A few years ago – way before the whole Progress article faff – I wrote a piece on Jim Cornette, based on a few problematic things he’d said around that time. However, I ended up shelving it, as it came across too much like a burial of the guy [what are the odds? – Ed] and at that point he hadn’t burned through all the goodwill he’d accumulated from his years in the business. Sadly, at the present moment Cornette has largely become a parody of himself; and indeed, several writers have noted this and written pieces on it. So I don’t want to go over old ground here. I do however, want to make a couple of points which (to my knowledge) have yet to be made.
The first concerns the oft-repeated remark that Cornette is ‘out of touch.’ While this is true for the most part, I don’t think it really captures why Cornette has such a problem with modern wrestling. As I see it, it boils down to this. In any field – be it wrestling, art, science – evaluative standards change. Indeed, as A.J.P. Taylor put it, the mark of greatness is that it survives changing standards – Shakespeare was great to his contemporaries, great to the Victorians; great to us. And it’s the same with wrestling; Bret Hart vs Steve Austin at WM13 was great at the time; is still considered as classic today, and will be (probably) in twenty years’ time.
The issue that Cornette has, in a nutshell, is that he believes that the evaluative standards that were in play when he broke into the wrestling business and had his greatest success – i.e. the 1980’s – are in fact transcendental. That is, they apply for all times and places, including today. But they don’t: those evaluative standards are a product of their time, just as today’s standards will in turn be eclipsed by a future set that come down the pipe twenty years from now. Granted, there is a slightly worrying aspect to such a pronouncement: it seems to imply that what counts as a ‘good’ wrestling bout is subject to the particular whims and tastes of a given era. More work needs to be done on just what the properties of a good match are and whether any criteria of evolution that apply across various eras of wrestling can be found. (I want to do it myself, but alas, day to day life keeps getting in the way of this project).
For now though, the point holds. Indeed, I think in one shoot interview Cornette stated that his intention when he went to ROH was to do old–style angles with new talent; the idea being that said angles were ‘timeless’ in some sense and thus could be re-used. And to be fair, maybe some angles are. But a certain amount of discrimination is needed with regards to which ones will still play in the 21st century: one example of one that didn’t work would be having Haas and Benjamin winning the tag belts using an ether-soaked rag (the outcry over which Cornette forgets when he claims the booking in ROH at that time was “as good as it ever was”). Thus, when we say Cornette is out of touch, it is in the sense that his mentality towards what the fans consider to be good wrestling is outmoded.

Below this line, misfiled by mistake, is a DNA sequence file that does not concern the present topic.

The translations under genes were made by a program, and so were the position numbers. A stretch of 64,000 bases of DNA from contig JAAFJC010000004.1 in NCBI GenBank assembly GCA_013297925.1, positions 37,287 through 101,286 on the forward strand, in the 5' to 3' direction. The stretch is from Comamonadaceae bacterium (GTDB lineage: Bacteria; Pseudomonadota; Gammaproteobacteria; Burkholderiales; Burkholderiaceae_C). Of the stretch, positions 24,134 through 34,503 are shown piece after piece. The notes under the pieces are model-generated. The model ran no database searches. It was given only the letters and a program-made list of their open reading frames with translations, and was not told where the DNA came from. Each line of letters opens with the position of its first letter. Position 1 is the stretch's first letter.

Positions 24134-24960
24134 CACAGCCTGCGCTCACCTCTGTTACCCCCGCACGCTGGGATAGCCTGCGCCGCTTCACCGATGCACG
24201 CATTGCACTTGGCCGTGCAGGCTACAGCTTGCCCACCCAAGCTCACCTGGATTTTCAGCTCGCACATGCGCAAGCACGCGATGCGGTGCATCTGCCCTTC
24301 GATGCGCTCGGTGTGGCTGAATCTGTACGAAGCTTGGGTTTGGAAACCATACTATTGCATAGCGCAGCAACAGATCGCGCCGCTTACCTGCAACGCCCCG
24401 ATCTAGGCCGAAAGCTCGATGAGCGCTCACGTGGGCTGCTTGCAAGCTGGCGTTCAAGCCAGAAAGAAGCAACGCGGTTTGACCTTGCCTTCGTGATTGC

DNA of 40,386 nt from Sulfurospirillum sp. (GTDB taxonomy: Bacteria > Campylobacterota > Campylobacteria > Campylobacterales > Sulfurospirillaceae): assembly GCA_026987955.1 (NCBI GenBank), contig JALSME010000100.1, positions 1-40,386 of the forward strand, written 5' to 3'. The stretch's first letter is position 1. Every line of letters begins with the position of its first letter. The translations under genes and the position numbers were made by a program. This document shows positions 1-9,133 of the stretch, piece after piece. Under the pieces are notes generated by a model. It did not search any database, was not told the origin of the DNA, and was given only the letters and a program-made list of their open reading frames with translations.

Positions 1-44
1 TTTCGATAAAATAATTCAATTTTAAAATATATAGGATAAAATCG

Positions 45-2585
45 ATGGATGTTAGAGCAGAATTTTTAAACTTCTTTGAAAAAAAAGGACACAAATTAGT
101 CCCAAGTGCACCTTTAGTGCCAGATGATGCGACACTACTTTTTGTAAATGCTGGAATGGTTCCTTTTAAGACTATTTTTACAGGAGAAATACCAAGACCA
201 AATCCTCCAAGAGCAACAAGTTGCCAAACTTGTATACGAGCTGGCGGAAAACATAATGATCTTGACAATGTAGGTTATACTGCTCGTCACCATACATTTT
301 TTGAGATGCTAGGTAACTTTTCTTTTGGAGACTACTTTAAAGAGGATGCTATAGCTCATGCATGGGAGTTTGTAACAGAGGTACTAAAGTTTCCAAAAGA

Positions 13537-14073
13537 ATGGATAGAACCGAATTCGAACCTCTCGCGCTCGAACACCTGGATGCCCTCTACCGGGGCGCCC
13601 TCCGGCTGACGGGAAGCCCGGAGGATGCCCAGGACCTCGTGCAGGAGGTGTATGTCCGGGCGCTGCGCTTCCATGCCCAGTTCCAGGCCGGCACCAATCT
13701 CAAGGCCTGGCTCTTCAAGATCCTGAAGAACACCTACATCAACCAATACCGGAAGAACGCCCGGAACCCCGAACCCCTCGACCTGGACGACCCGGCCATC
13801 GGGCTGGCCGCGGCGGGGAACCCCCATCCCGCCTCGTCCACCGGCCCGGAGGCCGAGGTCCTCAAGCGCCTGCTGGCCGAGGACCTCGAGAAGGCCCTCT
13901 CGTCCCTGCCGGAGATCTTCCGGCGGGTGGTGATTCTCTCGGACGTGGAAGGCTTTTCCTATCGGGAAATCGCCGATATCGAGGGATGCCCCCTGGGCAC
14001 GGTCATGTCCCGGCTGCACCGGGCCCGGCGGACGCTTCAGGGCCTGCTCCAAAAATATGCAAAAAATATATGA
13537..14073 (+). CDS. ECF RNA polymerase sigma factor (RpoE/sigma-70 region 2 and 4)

This leads to my second point. Around the time I wrote the article that never was, I think Breaking Kayfabe with Jim Cornette had just been released. And it was quite a depressing piece of viewing: here was a guy who was completely disillusioned with a business that he had been involved in for the majority of his life and had poured his heart into; who felt that what he lived for had been taken away from him. I felt desperately sorry for him. However, there seemed to be a silver lining. Towards the end of the disc (and sadly I don’t have a copy to hand to check this, so I’m going from memory here), when they do the usual culture stuff, Cornette mentioned that he’d like to write books on films and whatnot. And so the interview ended on a bright note; as one door closes, another opens. Wrestling was dead for Cornette, but he had other directions to go in.
Except of course, he didn’t. Like many before him, Cornette attempted to have his cake and eat it. Despite having fallen out of love with wrestling, he continued to regularly – in fact weekly – to talk about it. Some might say it’s easy to snipe here: the guy still has to make a living after all. But still, there’s something that slightly grates: if wrestling is indeed dead, as Cornette says it is, then one has to look at what he currently does as trying to flog some semblance of life into it – a process that certainly doesn’t work with horses.
I have no real conclusion for this piece. Cornette was/is one of the all-time great wrestling managers, and a mine of information about the business. But re-reading Tomas Kuhn’s Structure of Scientific Revolutions (of all things), a quote jumped out at me that seemed to summarise Cornette’s current predicament. Recalling Max Planck’s dictum that one scientific theory succeeds another because proponents of the earlier theory eventually die out, Kuhn remarked that:
Still more men, convinced of the new view’s fruitfulness, will adopt the new mode of practicing normal science, until at last only a few elderly hold-outs remain. And even they, we cannot say, are wrong. Though the historian can always find men-Priestley, for instance-who were unreasonable to resist for as long as they did, he will not find a point at which resistance becomes illogical or unscientific. At most he may wish to say that the man who continues to resist after his whole profession has been converted has ipso facto ceased to be a scientist.